Interesting. I imagine you've seen the musical? After reading some of the quotes from the movie version I'm be interested in seeing it, although I have yet to put any effort into tracking down a copy.
Jan. 11th, 2006 12:58 am (UTC)
Oh, yes -- the movie version, alas, as the stage production in which my mother played Cesar Rodney (she can sing tenor, so she's gotten cross-cast more than once) was while I was at college and couldn't get down to CT.
(Deleted comment)
Jan. 10th, 2006 12:50 am (UTC)
I am much better at European geography than I am at North American geography, especially when it comes to places in Canada. If you really want to test your knowledge though there is an online German dart game that uses a map of Europe ... the link is if you're interested and/or bored.
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Jan. 10th, 2006 08:33 pm (UTC)
I've tried the map a few times in the past with varying levels of success. On one occasion I was 4km away for Brussels and Paris, but that's the best I've ever done. I'm usually 300-400km off for Moscow and I accidentally put Bucharest in Bulgaria on my first attempt.

At least the Netherlands is small enough where den Haag isn't much of a problem. ;)
Jan. 8th, 2006 05:53 pm (UTC)
I hate you for posting interesting entries when I have no time to comment.:P
Jan. 10th, 2006 12:55 am (UTC)
Isn't that how it always works though? ;)
Jan. 9th, 2006 12:42 am (UTC)
I love rants and rambles, particularly when they come from you. I'm overdo for one myself.

I could tell by the title of the book that it's one of those "wisdom in a bottle" books, full of dumbed and watered down tidbits that offer little insight or wisdom.

I think what is more important than the day the war started is what impact WW2 had on the 20th century and how it continues to influence us today. *That's* what history is about.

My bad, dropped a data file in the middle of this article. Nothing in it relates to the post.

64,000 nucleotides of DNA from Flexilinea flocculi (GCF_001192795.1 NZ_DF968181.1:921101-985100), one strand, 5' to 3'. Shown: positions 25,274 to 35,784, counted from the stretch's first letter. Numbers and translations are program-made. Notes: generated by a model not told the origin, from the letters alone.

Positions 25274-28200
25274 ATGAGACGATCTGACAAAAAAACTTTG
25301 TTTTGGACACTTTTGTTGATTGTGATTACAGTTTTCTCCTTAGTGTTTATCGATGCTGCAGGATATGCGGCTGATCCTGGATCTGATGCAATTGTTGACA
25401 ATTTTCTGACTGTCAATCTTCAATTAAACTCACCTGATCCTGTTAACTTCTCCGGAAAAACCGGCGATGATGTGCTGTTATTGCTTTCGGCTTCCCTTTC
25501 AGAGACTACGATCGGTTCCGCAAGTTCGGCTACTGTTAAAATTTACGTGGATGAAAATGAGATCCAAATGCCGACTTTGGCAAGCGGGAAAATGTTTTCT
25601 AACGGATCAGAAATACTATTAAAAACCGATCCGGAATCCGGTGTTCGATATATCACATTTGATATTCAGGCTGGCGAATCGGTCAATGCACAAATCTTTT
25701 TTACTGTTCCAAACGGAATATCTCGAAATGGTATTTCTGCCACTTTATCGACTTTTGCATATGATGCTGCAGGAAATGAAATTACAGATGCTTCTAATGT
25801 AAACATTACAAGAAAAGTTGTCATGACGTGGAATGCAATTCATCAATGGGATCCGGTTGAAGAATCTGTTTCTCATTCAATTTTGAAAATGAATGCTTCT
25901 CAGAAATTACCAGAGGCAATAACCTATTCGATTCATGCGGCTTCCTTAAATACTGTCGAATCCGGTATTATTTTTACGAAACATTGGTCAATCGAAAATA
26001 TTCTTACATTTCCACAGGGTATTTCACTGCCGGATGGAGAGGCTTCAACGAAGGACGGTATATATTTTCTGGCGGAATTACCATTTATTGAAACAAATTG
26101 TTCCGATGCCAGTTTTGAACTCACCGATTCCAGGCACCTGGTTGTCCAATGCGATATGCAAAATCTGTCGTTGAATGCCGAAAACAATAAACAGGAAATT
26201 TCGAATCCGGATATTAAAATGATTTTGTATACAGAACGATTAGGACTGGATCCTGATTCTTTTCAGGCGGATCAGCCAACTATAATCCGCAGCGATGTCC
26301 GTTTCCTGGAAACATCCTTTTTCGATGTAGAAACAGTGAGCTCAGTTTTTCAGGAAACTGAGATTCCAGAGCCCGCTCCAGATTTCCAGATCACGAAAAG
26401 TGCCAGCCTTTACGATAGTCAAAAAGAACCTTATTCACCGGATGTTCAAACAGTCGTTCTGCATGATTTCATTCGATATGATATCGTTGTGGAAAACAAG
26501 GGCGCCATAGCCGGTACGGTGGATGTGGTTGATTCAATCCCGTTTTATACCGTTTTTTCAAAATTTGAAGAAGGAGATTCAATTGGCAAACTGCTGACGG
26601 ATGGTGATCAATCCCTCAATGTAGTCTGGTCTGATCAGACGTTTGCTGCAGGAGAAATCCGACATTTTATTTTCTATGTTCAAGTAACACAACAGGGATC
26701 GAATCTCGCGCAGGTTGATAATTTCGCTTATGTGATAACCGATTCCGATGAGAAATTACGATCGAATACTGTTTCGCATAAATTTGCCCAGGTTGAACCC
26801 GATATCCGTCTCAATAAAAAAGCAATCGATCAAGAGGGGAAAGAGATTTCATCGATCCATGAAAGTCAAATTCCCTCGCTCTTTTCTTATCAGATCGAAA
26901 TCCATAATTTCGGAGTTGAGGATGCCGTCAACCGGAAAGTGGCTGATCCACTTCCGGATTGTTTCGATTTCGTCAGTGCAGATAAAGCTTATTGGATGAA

I think having a strong grasp of current events and world history (European and non-European) could help erode sense of national supremacy. eg, pur health and education (ironically haha) systems stink compared to those in other Western nations.

On the other hand, I was reading about Germaine Greer's argument that female circumcision should be taken into cultural context, which I find horrendous. That doesn't mean we're superior to African cultures in which this act is present, but I think we need to expedit its extinction. And now I sound like a professor, yikes.

Jan. 10th, 2006 02:08 am (UTC)
I love rants and rambles, particularly when they come from you. I'm overdo for one myself.

I never feel very confident in any of my rants or rambles - I start to mention what's on my mind, but when I'm finished writing it feels like I've only scratched the surface of what I really wanted to say. I'm looking forward to your next one though.

After the ideological warfare that accompanied the Cold War it feels like anything related to socialism or increased government is treated with blatant hostility. Nationalized health care? Oh no, we don't want any of that "commie nonsense" here, etc. And who has time for music or art classes when (gasp!) math scores are so low? I agree with you about broadening class material to encompass non-US topics ... why save it for university-level courses?

As for female circumcision, Katherine Dettwyler makes a similar suggestion in Dancing Skeletons, and she mentions how women in Mali (where she was doing health research) were shocked to hear that she had been able to find a husband without being circumcised. In Australia men are cut along the underside of the penis from one end to the other as an initiation ceremony into manhood - leaving a fairly large scar as a result - and that's not a custom I would choose to practice if given a choice. But what do you do when a behavior is so ingrained in a society that people don't want to change?
Jan. 11th, 2006 01:24 am (UTC)
But what do you do when a behavior is so ingrained in a society that people don't want to change?

I know, that's the problem. But I remember reading a story of an circumcised African woman, and the procedure (done by an old woman with a rusty razor) left her maimed to the point it took her hours to urinate because it would come one drop at a time. It's a custom, but what if it's also inhumane?
Jan. 12th, 2006 12:09 am (UTC)
Selective pressure - such as giving medical aid or assigning priority to public service projects to those who prohibit female circumcision - might help encourage people to drop those customs, but at the same time that also makes it easier for racial prejudice to influence how people are treated.

It's a difficult question.
( 13 comments — Leave a comment )